The link remained statistically significant even after taking into account the mothers’ moods and perceptions of their babies in the first postnatal week (Murray et al 1996).
The scientific evidence—and common sense—suggest that parents need to take their stress seriously. And so do the people around them.
Maternal depression—whatever the cause--is linked with poorer outcomes for everyone, baby included.
And, as I note in my overview of colic, excessive, unsoothable crying can be a trigger for baby shaking, which can cause head trauma and brain damage.
So if you’re coping with the stress of an irritable, fussy, or colicky baby, take these recommendations to heart.
• Talk to your pediatrician.
Make sure your baby is screened for medical problems.
• Don’t get isolated. The research is pretty clear on this point: Parents are more likely to get depressed when they lack social support. In many Western countries, parents of young babies--especially mothers--spend long hours in isolation with their infants. Anthropologically speaking, that’s pretty weird. In most small-scale societies, mothers are virtually never left alone with their young infants.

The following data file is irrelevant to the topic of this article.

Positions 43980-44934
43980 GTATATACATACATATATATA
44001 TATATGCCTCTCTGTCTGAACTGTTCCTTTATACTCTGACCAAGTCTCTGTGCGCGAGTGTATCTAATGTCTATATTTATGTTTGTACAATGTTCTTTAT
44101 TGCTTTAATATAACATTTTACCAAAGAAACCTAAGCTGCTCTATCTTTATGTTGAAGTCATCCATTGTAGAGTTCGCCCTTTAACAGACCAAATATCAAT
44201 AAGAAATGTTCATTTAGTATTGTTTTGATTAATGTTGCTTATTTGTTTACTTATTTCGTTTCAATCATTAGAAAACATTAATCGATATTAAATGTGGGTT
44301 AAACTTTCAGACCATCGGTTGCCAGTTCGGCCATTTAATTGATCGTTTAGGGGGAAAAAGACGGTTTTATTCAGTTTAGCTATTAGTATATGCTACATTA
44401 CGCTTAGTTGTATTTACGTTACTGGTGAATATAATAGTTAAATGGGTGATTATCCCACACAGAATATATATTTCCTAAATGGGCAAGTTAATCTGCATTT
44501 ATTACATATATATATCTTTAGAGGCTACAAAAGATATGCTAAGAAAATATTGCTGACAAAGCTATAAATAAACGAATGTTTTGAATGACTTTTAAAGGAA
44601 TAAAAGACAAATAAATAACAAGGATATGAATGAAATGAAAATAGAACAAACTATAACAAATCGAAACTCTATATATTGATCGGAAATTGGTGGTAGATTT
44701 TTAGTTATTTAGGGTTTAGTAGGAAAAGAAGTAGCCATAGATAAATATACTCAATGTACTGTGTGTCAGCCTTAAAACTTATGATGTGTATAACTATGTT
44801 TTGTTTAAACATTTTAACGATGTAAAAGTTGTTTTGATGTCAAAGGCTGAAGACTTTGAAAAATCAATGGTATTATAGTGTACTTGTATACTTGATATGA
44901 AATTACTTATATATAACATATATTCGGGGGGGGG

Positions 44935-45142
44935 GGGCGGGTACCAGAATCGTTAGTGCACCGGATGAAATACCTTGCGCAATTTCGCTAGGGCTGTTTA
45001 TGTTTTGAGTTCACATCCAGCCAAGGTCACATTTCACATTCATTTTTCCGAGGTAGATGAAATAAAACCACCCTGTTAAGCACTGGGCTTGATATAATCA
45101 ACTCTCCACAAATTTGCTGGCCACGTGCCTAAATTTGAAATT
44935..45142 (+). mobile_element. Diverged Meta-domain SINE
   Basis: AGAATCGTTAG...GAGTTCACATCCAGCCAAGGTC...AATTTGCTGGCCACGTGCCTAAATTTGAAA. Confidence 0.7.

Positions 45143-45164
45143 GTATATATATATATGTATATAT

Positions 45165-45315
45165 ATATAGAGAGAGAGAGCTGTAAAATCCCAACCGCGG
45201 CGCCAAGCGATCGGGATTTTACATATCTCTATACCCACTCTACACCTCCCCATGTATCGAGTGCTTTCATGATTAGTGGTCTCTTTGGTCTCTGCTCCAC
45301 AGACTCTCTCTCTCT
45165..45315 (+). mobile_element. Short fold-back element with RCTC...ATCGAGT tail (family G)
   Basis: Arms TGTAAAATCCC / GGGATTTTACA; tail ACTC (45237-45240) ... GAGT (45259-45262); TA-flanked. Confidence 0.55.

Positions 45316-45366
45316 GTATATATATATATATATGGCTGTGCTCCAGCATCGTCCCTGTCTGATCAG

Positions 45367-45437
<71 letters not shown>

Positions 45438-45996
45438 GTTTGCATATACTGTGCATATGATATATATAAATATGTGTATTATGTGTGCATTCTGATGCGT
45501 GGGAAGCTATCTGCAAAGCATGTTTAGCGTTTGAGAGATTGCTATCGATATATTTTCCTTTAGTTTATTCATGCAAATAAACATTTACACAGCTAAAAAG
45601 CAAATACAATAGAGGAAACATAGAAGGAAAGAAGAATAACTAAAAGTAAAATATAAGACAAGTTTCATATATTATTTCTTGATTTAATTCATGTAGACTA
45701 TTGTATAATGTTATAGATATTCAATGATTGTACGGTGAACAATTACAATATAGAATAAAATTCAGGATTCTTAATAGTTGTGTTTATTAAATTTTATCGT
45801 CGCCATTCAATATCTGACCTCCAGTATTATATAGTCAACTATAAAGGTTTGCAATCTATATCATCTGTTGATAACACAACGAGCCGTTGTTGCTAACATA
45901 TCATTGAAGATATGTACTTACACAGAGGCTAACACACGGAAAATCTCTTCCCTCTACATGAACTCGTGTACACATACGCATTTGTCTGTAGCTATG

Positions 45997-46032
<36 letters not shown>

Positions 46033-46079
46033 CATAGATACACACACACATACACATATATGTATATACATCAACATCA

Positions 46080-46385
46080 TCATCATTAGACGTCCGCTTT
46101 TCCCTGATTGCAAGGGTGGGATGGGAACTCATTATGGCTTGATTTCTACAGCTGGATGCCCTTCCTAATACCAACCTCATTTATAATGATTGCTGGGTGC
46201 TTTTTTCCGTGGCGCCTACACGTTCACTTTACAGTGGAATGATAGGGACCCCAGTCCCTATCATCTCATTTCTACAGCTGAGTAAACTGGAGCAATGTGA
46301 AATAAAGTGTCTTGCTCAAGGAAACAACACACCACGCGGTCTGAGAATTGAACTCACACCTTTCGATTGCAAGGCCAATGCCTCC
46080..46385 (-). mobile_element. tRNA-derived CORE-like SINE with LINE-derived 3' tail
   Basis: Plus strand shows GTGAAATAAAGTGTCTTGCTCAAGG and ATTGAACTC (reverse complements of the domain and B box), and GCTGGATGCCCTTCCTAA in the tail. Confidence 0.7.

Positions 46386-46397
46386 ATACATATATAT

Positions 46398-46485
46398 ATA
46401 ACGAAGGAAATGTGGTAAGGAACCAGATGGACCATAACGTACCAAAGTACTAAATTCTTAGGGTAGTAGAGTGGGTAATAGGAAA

• Realize that negative feelings after childbirth are normal. Check out this
evidence-based guide to postpartum stress.
• If you think you are depressed, get help. Talk to your doctor or check out these listings for help from Postpartum Support International.
• Even if your baby seems otherwise healthy, don’t make the mistake of blaming yourself. There’s evidence that some babies are just different. Some young infants are much harder to soothe. Others may be born with a more irritable temperament, reacting negatively and intensely things that other babies don’t mind.